Tuesday, November 3, 2015 [Tweets] [Favorites]

OneDrive Reduces Free Storage to 5 GB, Maximum to 1 TB

Microsoft (via @SwiftOnSecurity, comments):

Since we started to roll out unlimited cloud storage to Office 365 consumer subscribers, a small number of users backed up numerous PCs and stored entire movie collections and DVR recordings. In some instances, this exceeded 75 TB per user or 14,000 times the average. Instead of focusing on extreme backup scenarios, we want to remain focused on delivering high-value productivity and collaboration experiences that benefit the majority of OneDrive users.

[…]

We’re no longer planning to offer unlimited storage to Office 365 Home, Personal, or University subscribers.

[…]

Free OneDrive storage will decrease from 15 GB to 5 GB for all users, current and new. The 15 GB camera roll storage bonus will also be discontinued. These changes will start rolling out in early 2016.

Rosyna Keller:

The FAQ also makes it clear that Microsoft looks through the contents of a user’s OneDrive account. Not that anyone doubted that before.

OneDrive is now more expensive than iCloud for the smaller capacities. It’s probably not a good idea to count on unlimited anything sticking around. Will Amazon be next?

Update (2015-11-04): Brett Howse:

The paid 100 GB and 200 GB tiers are now gone, and have been replaced with a single 50 GB offering for $1.99 per month. So you get half the storage now for the same price. Previously the 100 GB plan was $2 per month and the 200 GB option was $4 per month. This seriously reduces the number of tiers, and you now go from free, to 50 GB, to 1 TB, with no other options anywhere else.

Update (2015-12-16): Joe Rossignol:

OneDrive users who sign up by January 31, 2016 will be able to keep their 15GB of free storage and 15GB camera roll bonus, even after Microsoft reduces its free storage tier to 5GB next year. OneDrive customers using more than 5GB of free storage will also receive a free Office 365 Personal subscription with 1TB storage for 12 months.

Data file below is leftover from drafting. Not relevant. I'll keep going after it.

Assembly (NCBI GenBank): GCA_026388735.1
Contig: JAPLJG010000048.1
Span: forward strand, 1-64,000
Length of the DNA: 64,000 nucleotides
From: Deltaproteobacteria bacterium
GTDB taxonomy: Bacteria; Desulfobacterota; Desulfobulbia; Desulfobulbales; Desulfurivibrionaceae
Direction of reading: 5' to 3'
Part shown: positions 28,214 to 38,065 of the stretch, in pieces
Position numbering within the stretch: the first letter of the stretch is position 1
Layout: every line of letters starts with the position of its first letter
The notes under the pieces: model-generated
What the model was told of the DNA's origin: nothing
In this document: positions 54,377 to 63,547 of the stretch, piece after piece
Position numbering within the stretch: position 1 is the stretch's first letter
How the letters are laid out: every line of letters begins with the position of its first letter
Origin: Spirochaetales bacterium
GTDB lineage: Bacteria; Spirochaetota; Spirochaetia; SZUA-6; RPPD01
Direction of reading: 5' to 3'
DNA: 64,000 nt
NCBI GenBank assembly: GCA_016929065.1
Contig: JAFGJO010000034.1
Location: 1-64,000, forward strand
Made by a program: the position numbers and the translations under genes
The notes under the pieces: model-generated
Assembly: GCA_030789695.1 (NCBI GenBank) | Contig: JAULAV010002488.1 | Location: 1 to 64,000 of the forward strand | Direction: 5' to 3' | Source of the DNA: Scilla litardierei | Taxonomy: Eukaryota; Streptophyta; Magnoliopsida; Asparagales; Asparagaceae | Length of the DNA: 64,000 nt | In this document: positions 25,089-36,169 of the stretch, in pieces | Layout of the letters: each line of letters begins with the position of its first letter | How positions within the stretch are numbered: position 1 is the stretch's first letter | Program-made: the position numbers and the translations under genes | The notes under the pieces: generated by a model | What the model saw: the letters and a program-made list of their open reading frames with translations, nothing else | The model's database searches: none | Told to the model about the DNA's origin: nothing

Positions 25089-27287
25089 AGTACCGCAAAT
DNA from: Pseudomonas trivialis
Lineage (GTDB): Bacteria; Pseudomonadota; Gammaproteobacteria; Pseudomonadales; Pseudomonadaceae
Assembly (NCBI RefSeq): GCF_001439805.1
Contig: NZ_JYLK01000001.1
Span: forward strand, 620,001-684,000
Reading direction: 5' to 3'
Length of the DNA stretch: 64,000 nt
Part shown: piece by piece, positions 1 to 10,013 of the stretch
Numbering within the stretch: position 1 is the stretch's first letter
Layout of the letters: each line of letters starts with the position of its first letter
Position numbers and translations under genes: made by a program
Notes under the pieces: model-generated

1 Comment

"The FAQ also makes it clear that Microsoft looks through the contents of a user’s OneDrive account. Not that anyone doubted that before."

Yeah. Not that anyone doubted that before, indeed. If you're backing up to any cloud, and not pre-encrypting, well...

"a small number of users backed up numerous PCs and stored entire movie collections and DVR recordings."

Interestingly, when I contacted Amazon Cloud Drive pre-sales, I specifically indicated that I wanted to backup DVR recordings, as well as multiple Macs. (My MSO has liberal CCI byte settings, and I do love my TiVo.) And after reaching the appropriate tech savvy folks, they indicated in writing that they were just fine with that. I said, is 5TB OK? How about 30TB? And they said, just fine. We really, really do mean "unlimited". They said the only way I would be violating the TOS is if I were doing anything "commercial" with my account.

That said...

"It’s probably not a good idea to count on unlimited anything sticking around. Will Amazon be next?"

First off, let me entirely agree with you that "unlimited" is a horrible idea. Tell me what you want to charge for large backups, and let me figure out if I want to pay it.

Amazon, at least so far, seems to be getting around the "unlimited" trap by making it so difficult to use, that "unlimited" isn't really an issue. From the web client, file sizes are restricted to draconian levels. From the native client, the various limitations are so absurd as to make it utterly useless. And last time I looked around the Arq forums, the API's seem to work inconsistently in a way that make me not trust it for backup in the least.

So Amazon seems safe in offering "unlimited", by making the whole thing so damn unworkable that "unlimited" never becomes an issue.

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Interestingly, while I've been doing very small S3 backups, I'm considering switching companies. S3 is still quite expensive, oddly hasn't had any price cuts in forever, and I'm not sure I have any reason to trust either the "Infrequent Access" or "Glacier" tiers via 3rd party clients, though I'd love to be shown I'm incorrect, as they're obviously much more reasonably priced.

But I'm now looking seriously at Google Drive. $10/month for 1TB storage won't cover DVR recordings, but it will cover all my non-video needs. Plus, they've been regularly dropping prices. And unlike everybody else, it has web client access that is advertised as just what I'm looking for. Close to unlimited file size upload/downloads, and easy file manipulation / deletion. The ability to do things via the web, without having to rely on any third party client, (no matter how wonderful Arq truly is), is a massive selling point for me. It makes me feel safe that I'll be able to access my backups no matter what the future brings. And much, much cheaper than 'normal' S3 too. (I've got no problem with doing my own pre-prep before uploading, which seems a more than fair trade-off for future-proofed standard web access.)

I'd far prefer to do business with Amazon, but Google Drive is making me think trice. Decisions, decisions...

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